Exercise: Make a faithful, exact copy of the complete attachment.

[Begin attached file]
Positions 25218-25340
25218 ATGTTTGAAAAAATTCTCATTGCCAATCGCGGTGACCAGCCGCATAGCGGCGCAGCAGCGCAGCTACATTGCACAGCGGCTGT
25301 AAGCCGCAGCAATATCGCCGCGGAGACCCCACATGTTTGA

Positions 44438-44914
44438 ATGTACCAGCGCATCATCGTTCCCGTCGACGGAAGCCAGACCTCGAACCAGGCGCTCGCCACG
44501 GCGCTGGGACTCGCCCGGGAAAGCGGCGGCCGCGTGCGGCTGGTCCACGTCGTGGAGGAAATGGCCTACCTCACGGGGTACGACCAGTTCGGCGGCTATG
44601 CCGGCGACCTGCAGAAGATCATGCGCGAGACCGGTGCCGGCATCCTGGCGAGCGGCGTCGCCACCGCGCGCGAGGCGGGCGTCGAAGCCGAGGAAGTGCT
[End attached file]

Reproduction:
Positions 25218-25340
25218 ATGTTTGAAAAAATTCTCATTGCCAATCGCGGTGACCAGCCGCATAGCGGCGCAGCAGCGCAGCTACATTGCACAGCGGCTGT
25301 AAGCCGCAGCAATATCGCCGCGGAGACCCCACATGTTTGA

Positions 44438-44914
44438 ATGTACCAGCGCATCATCGTTCCCGTCGACGGAAGCCAGACCTCGAACCAGGCGCTCGCCACG
44501 GCGCTGGGACTCGCCCGGGAAAGCGGCGGCCGCGTGCGGCTGGTCCACGTCGTGGAGGAAATGGCCTACCTCACGGGGTACGACCAGTTCGGCGGCTATG
44601 CCGGCGACCTGCAGAAGATCATGCGCGAGACCGGTGCCGGCATCCTGGCGAGCGGCGTCGCCACCGCGCGCGAGGCGGGCGTCGAAGCCGAGGAAGTGCT